Indeed, LED can still provide crystal clear pictures that can give viewers an excellent experience. Furthermore, a variety of technological innovations – including the advent of 1080p – mean that LED devices can provide excellent quality. 

OLED vs LED: Which is Better?

When it comes to brightness, contrast, and color, there is really no question: OLED is superior to LED. Users with the resources to make the purchase will almost always get OLED devices, rather than an LED one. Furthermore, OLED actually consumes less power, as they do not need to rely on external power devices to create lighting.

However, LED devices are still cheaper and more plentiful. As such, they should not be completely written off. 

Next Up…

OLED vs LED – Full Comparison FAQs (Frequently Asked Questions) 

What is OLED?

OLED stands for organic light-emitting diode, and it is a reference to the lighting source in OLED devices. These devices are lit by organic material that emits a thin layer of controllable light, allowing users fully detailed control over the light over the course of the device’s lifespan. It has become very popular for a variety of entertainment and gaming purposes.

Furthermore, an increasing array of products is becoming available in OLED forms. These include microdevices, like smartwatches and ultra-small or ultra-thin displays. These microdevices and are still relatively expensive, but as the technology improves, the price shrinks, putting these microdevices in the hands of more users.

What is LED?

LED is a more conventional form of lighting display. It stands for “light-emitting diode” and refers to pixels that are backlit from an external device. These devices – which consume far, far more power on a per-pixel than LED ones over the course of their lifespan – are more affordable and still provide excellent picture and clarity.

Is OLED worth it over LED?

It depends on how important light sources are to you. There is no doubt about the superiority of contrast, color, and brightness of an OLED device vs. an LED one. However, whether or not it is “worth it” truly depends on your individual preferences, tastes, and most importantly, your budget. OLED displays may provide a full array of advantages – and there is no question that they are superior for television watching or gaming – but they are also far more expensive, often costing several hundred dollars for similarly-sized screens.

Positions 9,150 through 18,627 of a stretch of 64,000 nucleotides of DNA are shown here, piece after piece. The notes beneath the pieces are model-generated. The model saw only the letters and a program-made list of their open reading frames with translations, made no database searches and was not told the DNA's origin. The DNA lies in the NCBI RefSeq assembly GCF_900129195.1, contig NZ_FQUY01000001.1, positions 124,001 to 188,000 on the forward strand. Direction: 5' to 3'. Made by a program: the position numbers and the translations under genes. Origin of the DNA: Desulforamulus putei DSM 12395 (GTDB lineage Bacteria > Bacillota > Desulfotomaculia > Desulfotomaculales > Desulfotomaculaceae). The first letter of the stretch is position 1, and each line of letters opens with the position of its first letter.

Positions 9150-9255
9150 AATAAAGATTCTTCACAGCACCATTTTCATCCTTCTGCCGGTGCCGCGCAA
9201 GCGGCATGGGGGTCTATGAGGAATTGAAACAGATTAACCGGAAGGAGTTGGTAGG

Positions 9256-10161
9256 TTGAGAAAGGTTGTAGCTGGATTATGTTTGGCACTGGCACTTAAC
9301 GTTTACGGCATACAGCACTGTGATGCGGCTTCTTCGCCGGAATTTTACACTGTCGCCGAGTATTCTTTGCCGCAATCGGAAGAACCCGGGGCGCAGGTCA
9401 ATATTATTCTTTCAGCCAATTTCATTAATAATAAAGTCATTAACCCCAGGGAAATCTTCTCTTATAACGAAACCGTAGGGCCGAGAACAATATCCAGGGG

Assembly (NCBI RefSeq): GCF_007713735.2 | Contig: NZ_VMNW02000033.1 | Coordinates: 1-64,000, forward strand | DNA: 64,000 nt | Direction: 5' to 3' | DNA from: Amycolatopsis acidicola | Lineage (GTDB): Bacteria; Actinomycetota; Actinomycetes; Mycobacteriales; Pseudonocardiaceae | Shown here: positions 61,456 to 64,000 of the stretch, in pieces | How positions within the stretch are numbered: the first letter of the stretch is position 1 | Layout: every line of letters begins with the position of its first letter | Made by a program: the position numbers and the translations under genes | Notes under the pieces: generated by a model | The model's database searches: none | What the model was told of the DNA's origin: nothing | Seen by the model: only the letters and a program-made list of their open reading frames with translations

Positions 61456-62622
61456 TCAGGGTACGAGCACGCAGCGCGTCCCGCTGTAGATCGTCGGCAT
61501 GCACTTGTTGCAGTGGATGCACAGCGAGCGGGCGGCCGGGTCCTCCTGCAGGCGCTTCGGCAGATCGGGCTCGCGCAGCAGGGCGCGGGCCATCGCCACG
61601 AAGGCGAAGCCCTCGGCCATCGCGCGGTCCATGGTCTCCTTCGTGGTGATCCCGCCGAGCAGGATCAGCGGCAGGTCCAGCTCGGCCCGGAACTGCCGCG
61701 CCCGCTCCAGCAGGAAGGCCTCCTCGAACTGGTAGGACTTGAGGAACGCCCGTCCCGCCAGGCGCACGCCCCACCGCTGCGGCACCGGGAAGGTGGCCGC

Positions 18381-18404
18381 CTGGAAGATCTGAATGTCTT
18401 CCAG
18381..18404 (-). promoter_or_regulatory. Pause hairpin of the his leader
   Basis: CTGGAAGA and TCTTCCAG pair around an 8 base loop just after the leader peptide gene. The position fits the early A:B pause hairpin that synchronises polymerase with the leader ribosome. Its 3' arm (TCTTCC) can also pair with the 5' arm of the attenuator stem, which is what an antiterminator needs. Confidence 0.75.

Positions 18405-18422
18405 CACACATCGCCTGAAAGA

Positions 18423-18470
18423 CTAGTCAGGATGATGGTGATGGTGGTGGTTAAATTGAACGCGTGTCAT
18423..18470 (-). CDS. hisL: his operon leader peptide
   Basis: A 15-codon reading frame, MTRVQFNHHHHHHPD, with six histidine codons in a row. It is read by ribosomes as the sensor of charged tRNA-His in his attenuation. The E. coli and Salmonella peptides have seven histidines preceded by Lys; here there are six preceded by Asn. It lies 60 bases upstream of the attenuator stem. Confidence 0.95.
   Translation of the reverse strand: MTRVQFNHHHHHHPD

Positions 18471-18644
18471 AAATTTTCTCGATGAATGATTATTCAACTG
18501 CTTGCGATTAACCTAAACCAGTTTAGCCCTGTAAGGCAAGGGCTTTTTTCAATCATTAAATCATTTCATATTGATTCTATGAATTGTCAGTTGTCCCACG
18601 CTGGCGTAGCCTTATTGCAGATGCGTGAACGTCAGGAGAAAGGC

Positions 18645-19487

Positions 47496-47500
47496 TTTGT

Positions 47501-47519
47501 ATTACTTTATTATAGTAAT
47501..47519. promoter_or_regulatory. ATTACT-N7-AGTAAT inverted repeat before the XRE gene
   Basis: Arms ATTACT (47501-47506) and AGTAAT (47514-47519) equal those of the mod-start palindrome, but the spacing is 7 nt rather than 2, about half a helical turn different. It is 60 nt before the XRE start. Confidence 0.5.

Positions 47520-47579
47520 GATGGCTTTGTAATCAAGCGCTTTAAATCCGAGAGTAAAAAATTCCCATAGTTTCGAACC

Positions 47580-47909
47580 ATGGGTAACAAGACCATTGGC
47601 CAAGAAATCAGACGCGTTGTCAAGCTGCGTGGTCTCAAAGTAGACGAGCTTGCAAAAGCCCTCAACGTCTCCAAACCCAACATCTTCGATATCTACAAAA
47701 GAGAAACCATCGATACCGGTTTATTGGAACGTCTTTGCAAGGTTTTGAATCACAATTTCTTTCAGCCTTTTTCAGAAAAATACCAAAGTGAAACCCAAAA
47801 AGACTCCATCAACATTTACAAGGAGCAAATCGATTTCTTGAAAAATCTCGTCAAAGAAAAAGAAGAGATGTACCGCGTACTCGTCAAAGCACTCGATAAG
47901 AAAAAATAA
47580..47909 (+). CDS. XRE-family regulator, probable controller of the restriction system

In many cases, it may still be worth it. This is particularly the case if you are truly into gaming or will absolutely use the device extensively over the lifespan of your ownership.

Is OLED really that much better than LED?

It really is. The difference is very clear, and countless objective reviewers have noted the difference.

Is an OLED TV worth buying?

If you will use it extensively, are truly into gaming, and have the money to spend on an OLED TV, there is no question that it is worth buying. However, many factors – including the cost – must be considered before you make such an expensive purchase.

What's the difference between OLED vs LED?

The main difference is the source of lighting. LED devices are backlit, meaning that their light comes from an external source. By contrast, OLED devices are lit by a layer of organic material. These mini layers provide for advanced control and additional features that are simply not available in an LED device.